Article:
A Facebook account disseminated an item of information about a statue at Lisi. The publication reads: “These scoundrels yesterday erected an idol of Satan, that is, Molokh (Bafomet, Baal) to whom kids were sacrificed in pagan times before Christianity. In addition, they sent SMS messages to people and invited children to this Satanic ceremony.” In fact, this installation has been standing at Lisi for years and is not related to the Tbilisi Pride Festival.

According to the author of the Facebook post, the Lisi statue is the pagan deity Molokh to whom worshipers sacrificed their sons and daughters (see photos). The post continues: "The second picture depicts a Satanic ceremony that took place across pagan countries before Christianity, the sacrifice of like children to Molokh, delivering new-born children into the hands of a burning metal animal. This idol of Molokh was erected yesterday by the Satanists at Lisi Lake which was destroyed by the Georgian people. Kudos to those Georgians!"

FactCheck reached out to the co-founder of Tbilisi Pride, Mariam Kvaratskhelia, to clarify the issue. During the telephone conversation, Ms Kvaratskhelia emphasised that the statue has been standing on the territory of Lisi Lake for several years and its erection is not related to Tbilisi Pride. At the same time, she stated that the statue stands on a place which was not allocated for the Tbilisi Pride Festival.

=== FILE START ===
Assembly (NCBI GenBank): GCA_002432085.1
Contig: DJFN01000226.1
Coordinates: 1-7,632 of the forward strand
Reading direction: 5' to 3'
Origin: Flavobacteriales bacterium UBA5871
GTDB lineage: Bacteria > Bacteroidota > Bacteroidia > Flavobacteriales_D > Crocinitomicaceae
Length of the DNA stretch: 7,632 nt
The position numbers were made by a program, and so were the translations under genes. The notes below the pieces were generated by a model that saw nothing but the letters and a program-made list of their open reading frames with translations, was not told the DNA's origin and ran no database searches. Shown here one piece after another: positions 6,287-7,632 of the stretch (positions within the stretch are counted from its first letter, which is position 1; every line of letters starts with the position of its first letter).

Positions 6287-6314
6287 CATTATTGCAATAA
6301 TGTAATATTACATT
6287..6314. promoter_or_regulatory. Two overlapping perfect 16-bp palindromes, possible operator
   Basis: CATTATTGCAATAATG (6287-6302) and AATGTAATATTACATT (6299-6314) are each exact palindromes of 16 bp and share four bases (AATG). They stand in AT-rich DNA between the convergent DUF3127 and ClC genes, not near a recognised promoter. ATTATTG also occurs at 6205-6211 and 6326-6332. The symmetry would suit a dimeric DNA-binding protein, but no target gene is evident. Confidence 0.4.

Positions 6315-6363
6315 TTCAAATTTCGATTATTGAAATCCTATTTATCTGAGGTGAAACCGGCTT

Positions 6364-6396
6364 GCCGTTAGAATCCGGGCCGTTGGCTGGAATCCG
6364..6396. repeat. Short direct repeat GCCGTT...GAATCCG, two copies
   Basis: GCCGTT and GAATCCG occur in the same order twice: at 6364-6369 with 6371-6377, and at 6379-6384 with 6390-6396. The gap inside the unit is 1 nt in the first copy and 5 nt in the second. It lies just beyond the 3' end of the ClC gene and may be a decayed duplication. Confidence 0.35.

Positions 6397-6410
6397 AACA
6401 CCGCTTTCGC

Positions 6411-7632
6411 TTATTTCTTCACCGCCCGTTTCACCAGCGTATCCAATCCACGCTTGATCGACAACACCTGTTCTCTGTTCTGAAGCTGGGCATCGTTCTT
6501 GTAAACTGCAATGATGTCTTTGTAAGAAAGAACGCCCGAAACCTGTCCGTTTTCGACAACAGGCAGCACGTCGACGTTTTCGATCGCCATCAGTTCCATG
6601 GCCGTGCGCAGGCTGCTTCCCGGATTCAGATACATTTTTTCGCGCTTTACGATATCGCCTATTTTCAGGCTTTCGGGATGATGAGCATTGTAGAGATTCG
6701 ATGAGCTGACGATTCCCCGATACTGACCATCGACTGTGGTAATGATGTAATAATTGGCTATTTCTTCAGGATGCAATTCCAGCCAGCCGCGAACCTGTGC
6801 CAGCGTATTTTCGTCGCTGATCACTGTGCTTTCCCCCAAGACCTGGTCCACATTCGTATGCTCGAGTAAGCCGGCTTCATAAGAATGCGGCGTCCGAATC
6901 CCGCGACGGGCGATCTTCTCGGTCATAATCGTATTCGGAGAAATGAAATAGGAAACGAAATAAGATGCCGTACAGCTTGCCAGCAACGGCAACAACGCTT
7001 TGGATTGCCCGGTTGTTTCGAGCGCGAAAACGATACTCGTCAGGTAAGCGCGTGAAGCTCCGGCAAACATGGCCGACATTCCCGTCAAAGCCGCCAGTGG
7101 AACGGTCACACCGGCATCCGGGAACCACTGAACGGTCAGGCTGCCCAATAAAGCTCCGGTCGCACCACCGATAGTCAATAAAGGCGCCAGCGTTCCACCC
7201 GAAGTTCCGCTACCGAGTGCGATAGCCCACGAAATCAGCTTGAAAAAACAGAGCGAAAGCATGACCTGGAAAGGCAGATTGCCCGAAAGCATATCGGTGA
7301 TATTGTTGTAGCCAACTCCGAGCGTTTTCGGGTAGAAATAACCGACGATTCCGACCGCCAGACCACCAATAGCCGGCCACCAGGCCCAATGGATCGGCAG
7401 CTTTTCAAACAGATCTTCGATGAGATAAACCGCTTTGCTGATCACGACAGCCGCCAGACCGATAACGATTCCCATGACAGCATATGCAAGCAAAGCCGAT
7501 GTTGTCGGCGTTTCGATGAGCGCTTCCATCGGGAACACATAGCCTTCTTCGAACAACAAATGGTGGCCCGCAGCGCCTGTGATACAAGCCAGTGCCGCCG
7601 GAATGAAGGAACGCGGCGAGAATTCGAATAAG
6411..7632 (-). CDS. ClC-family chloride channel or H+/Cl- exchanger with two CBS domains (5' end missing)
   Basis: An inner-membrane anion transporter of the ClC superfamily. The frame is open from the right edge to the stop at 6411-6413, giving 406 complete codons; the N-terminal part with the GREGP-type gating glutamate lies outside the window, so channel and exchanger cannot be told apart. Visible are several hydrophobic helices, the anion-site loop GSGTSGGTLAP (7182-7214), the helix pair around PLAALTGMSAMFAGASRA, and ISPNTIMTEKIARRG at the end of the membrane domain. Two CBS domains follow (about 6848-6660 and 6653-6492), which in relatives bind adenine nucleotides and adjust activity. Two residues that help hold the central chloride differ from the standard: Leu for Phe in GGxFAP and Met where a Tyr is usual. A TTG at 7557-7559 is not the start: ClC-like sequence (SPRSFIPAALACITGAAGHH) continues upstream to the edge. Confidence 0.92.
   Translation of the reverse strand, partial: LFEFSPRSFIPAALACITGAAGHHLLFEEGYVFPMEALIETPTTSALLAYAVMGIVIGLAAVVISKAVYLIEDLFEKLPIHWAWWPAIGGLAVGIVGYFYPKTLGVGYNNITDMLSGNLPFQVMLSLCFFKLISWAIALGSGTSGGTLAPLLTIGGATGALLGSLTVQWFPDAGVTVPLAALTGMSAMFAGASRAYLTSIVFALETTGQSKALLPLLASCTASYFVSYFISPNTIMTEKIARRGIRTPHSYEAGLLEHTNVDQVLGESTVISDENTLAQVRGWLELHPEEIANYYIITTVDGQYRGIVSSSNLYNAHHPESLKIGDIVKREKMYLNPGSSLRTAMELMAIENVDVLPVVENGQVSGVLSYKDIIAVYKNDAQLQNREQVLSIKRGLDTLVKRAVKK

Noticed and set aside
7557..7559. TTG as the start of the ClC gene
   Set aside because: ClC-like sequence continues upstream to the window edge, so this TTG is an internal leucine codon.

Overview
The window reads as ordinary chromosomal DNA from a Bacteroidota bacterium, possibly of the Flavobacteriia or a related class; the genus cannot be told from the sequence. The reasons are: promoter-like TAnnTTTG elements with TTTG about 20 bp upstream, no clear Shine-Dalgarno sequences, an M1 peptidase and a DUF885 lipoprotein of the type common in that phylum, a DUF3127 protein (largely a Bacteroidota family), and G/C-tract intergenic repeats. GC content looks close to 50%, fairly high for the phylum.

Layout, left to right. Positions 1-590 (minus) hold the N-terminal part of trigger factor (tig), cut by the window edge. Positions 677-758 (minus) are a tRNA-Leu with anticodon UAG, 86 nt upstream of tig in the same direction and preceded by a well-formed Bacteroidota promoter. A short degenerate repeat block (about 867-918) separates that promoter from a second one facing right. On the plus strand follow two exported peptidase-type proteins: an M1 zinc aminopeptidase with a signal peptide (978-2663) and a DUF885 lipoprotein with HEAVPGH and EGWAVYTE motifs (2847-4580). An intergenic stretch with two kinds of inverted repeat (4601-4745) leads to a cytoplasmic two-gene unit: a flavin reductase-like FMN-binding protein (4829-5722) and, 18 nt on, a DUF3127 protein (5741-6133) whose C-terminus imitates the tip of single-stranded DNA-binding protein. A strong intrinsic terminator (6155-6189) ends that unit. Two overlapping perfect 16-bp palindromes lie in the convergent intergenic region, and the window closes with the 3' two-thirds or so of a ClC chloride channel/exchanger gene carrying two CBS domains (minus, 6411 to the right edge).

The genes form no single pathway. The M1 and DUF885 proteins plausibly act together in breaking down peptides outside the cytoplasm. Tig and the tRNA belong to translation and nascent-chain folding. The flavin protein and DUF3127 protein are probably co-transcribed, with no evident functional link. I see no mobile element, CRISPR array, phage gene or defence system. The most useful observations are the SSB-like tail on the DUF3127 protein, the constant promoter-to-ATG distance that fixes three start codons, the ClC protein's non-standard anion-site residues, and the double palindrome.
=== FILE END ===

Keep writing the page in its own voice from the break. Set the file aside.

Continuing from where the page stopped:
One Facebook user wrote in the comments under one of the publications that were made on this topic that the statue actually stands on the Open Air stage, an annual music festival.

Keta Donadze, co-founder of EYESTAGE, explained to Netgazeti that the statue was a decorative installation of one of the Open Air stages (EYESTAGE). According to her, the statue represents an Indian chieftain who has nothing to do with Satanism.

The statue was not created for the Tbilisi Pride festival which is also confirmed by a post published on the official page of Tbilisi Open Air on 23 June. The statue in question is presented in the first photo.

Therefore, the publication’s claim that statue at Lisi Lake was erected by the Tbilisi Pride Festival organisers is false.

Editor’s Note: The article was updated on 11 July 2023. Keta Donadze, co-founder of EYESTAGE, had made clarification with Netgazeti which was added to the article.


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